Sound Bites: Dimitri Pittas
Photographed in New York City by Dario
Grooming by Affan Malik
© Dario Acosta 2008
Pittas stands at the threshold of a major career, and he means to
cross it on his own terms. "My father is a salesman, so it's kind
of ingrained in me always to have an eye on the future," says the
plangent-voiced lyric tenor, whose heartfelt Macduff in the Met's
last season won unanimous raves. "It's about steps
and plateaux, and my steps are really small right now. They were
big when I was in my twenties - getting into the [young-artist
program at the] Metropolitan, winning competitions. But I'm over
that. Now it's about making sure that when things are ready to
happen, I'm ready to tackle them. That's why I'm singing
in Lille and in Bordeaux, and Macduff in places
like the Met. The weight of the show isn't on my shoulders, but
it's enough for people to say, 'Who was that guy? I'd like to hear
him again!'" Met audiences - and radio listeners worldwide - get
their chance to hear him again this month when he takes center
stage as Tamino in The Magic Flute
For all his business sense, the bottom line, for Pittas, is art.
"I'm an emotional person by nature, so I find my vocalisms through
my emotions and my colors," he says. "I don't know how not
to try to communicate. I don't look on the page and see just an
F-sharp - there's so much more connected to it. What is the word,
what is the phrasing, what is the instrumentation, what is the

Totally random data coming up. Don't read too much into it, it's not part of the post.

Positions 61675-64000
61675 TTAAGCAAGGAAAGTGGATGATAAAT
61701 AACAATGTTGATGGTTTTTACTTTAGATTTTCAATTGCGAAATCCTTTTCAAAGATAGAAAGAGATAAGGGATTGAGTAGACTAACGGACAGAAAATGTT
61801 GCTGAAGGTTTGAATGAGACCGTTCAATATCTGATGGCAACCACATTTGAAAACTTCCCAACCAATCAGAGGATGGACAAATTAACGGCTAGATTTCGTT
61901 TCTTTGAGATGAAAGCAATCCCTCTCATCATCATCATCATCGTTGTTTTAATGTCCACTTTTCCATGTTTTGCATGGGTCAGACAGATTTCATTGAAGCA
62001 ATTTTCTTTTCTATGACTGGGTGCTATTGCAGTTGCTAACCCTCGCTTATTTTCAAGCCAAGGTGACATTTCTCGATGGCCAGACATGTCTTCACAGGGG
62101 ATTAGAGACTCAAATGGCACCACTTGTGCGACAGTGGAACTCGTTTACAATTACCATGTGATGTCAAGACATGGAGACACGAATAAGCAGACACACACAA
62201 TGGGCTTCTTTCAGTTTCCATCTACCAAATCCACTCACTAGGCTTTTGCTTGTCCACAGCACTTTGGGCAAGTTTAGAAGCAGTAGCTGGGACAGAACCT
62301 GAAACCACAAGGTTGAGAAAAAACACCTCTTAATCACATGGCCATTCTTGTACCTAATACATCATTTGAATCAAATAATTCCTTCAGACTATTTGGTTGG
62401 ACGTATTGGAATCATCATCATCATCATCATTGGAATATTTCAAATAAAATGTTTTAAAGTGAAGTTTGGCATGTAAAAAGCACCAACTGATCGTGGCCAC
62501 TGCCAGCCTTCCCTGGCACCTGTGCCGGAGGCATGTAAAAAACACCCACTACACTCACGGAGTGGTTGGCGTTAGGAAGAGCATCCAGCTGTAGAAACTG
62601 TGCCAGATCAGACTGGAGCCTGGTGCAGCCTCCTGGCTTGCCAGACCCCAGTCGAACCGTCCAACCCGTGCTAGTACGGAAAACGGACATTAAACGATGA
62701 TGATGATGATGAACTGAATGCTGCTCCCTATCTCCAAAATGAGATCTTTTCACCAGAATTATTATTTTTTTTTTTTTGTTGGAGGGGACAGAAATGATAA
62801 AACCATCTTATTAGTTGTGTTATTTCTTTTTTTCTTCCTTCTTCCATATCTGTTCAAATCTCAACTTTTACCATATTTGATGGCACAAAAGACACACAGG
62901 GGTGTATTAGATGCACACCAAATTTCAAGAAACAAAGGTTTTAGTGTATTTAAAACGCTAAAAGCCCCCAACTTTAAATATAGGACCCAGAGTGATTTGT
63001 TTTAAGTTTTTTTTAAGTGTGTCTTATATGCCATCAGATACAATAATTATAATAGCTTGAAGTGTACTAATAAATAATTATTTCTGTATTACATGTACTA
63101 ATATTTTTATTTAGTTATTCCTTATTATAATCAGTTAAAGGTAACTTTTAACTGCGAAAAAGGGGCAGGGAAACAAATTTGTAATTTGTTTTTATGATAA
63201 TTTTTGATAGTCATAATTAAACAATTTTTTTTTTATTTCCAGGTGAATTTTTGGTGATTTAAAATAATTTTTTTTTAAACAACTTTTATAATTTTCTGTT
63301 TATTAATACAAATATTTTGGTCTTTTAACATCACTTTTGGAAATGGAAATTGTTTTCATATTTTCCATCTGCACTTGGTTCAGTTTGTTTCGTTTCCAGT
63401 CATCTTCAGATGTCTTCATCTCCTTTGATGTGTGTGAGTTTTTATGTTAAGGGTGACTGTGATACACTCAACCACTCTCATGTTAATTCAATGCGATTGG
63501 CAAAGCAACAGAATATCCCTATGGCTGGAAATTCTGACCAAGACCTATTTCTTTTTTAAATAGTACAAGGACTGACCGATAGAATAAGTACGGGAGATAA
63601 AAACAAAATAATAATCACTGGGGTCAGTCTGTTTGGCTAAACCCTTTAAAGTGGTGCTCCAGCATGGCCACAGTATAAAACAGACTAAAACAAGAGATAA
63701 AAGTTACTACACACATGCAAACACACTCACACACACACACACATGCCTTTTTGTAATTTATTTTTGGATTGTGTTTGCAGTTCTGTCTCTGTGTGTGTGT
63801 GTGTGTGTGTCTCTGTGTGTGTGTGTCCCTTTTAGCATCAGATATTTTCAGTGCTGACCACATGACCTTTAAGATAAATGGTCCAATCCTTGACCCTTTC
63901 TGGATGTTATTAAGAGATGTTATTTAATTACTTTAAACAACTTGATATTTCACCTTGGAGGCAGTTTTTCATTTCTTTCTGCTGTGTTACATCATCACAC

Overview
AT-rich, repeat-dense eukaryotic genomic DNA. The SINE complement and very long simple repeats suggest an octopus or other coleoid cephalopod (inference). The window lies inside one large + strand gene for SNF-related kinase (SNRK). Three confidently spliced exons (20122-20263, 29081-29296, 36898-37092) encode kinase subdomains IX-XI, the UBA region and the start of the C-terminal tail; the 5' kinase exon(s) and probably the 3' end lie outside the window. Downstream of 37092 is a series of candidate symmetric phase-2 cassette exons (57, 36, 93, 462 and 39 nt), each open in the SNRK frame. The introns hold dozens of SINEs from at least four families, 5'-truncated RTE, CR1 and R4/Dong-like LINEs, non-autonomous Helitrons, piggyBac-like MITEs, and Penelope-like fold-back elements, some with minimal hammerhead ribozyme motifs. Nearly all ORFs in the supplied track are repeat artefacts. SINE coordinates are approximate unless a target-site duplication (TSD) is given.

character feeling at that moment? That's what creates the F-sharp -
not just a black dot on the line."
Fresh from back-to-back engagements in France, the Greek-American
from Queens was thrilled to be on his home turf again. "I'm from a
very close-knit family - I have an older brother and a younger
sister, and the three of us are peas in a pod - so it's not easy.
It's a sacrifice that I've made, and that my family is forced to
make. My father, who's been sick with cancer, has been in the
hospital twice since I got to France. My grandmother died while I
was over there. But at the end of the day, the 1,200 Frenchmen in
the theater don't care about those things. They paid their sixty
euros, and they want to be entertained."
Sacrifices notwithstanding, Pittas says he's where he wants to be.
"Somebody once said to me, 'If you don't wake up every morning and
want to sing, you're in the wrong business.' I think that's a
little extreme. If your emotions are constantly running like that,
you burn yourself out. But this is what I love to do. I grow
onstage. You can cultivate and you can refine in the rehearsal
room, but for me it's so much easier in front of an audience.
Something about having the reins of thousands of people, and being
able to take them on that emotional journey with me anywhere I want
to go, is really exciting to me."
LOUISE T. GUINTHER
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